Monday, November 24, 2008

Read This, If You Choose To

Having recently finished Dostoevsky’s Notes From Underground (see “What I’m Reading” in column to the right), this post will relate to one’s free will, or lack thereof.

Consider two machines whose actions are determined and known. It may still remain to me a mystery what the outcome will be if I connect them together. Or what if I create a cross occurrence between A and C, rather than A and B? The outcome created by the intersection is as if by magic.

Depending upon the finite (though seemingly infinite) variations of what A could be and likewise of what C could be, there is a greater number of potential outcomes.

Now imagine the number of encounters possible: A with D or E or F, etc. There appears to be endless combinations. The astonishingly huge array of possible outcomes is staggering. So much so, that we experience arriving at any one experience as whim or will, rather than the result of the laws of nature.

But, when we examine any one occurrence we see that, though they are vast, there is a finite network of determinants that have caused A to be A and to be where it is at the exact time that it is. Likewise, C has an exact network of determinants that have caused it to be C and to be where it is at the exact time that it is. So such an encounter between an exact A and an exact C at precisely that moment has a determined outcome.
It, of course, surpasses human capabilities to map out the exponentially complex web of every determinant and its antecedents (with their preceding determinants, and so on). But because it surpasses that which we can achieve does not make it an impossibility. At no point along this highly advanced map of results connected to their causes is there a point at which to stop and say, “Ah, there is an act of pure free well, an action devoid of any influence other than its own thought existence.” For if the thought (or whatever you decide is ‘free will’) is in any way at all influenced by something else, it is no longer free. It is now rather at the mercy of the outcome it experiences by being in relation to something outside of its self, something out of its control, and, if out of control, then no longer purely free.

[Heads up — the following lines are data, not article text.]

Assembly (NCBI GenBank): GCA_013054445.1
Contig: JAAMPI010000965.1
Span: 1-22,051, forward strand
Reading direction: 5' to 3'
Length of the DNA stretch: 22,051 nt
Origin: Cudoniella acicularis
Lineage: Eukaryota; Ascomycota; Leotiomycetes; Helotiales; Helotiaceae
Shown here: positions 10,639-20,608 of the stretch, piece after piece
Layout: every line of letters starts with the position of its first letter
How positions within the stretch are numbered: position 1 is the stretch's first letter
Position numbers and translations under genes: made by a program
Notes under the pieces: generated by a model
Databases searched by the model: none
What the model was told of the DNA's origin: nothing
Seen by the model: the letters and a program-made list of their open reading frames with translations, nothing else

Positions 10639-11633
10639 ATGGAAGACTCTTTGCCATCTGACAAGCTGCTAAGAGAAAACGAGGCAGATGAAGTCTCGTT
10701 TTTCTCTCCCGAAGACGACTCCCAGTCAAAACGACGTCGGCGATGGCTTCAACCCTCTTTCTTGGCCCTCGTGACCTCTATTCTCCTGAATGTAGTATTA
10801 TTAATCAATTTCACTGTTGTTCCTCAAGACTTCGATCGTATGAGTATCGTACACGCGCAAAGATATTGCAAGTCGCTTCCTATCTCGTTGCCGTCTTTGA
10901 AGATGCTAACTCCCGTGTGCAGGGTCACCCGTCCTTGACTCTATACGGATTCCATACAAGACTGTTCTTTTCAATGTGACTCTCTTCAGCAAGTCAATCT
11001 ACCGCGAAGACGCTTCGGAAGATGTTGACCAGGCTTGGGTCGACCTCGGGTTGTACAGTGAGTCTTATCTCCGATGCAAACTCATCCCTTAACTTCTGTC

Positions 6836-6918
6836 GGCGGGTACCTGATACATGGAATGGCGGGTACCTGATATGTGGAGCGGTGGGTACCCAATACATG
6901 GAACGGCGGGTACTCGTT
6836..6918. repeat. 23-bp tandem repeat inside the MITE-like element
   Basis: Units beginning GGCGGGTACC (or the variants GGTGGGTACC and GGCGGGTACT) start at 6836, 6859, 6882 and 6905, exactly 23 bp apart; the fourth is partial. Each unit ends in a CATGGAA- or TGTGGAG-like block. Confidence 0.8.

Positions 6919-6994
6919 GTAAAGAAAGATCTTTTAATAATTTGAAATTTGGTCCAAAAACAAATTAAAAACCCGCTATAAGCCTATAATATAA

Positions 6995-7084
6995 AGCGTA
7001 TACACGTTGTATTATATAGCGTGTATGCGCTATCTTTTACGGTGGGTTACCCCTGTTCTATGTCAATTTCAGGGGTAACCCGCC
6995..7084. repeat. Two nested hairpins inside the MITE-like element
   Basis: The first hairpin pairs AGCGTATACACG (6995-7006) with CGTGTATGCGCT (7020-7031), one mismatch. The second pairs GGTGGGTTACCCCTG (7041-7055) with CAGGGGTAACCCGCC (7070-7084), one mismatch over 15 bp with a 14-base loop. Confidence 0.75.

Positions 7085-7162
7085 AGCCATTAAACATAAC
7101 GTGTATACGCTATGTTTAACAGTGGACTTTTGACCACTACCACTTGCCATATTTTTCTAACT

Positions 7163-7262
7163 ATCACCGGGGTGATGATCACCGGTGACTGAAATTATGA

This does not mean that we are trapped in a “dreadfully boring existence” (Notes From Underground, chapter seven, Dostoevsky). The apparently infinite (though, again, actually finite) combination of situations, individuals, thoughts, their synergy and resulting realities will always be experienced as free. And we must acct as if we are free. That’s right. Thought determined, we must act as if we have, and think ourselves to have, free will.

Determinism is mere intellectual exercise, no matter how much truth lie in its favor.

Dostoevsky argues that explaining free will (in his example, “wishes”…as if wishing itself is not bound by natural law) by reason only satisfies reasoning. He proposes that wishes/desires do not necessarily conform to reason. I conceded that. However, because they do not does not mean that they are devoid of influences outside of their control.

Our desires (wishes) come from the work of the mind. Tell me, how do I fire my synapses in just the right sequence, in just such an intensity, how do I, of my own volition, secrete just the precise chemicals in my brain, so as to create my own desires or wishes?

It is precisely these thoughts that, in turn, produce a physiological response [hotlink] and set into motion my whole amusement park of reality. At what point did free will slip in? Where is that will/wish/desire I created without influence external of itself? I must answer that there is none.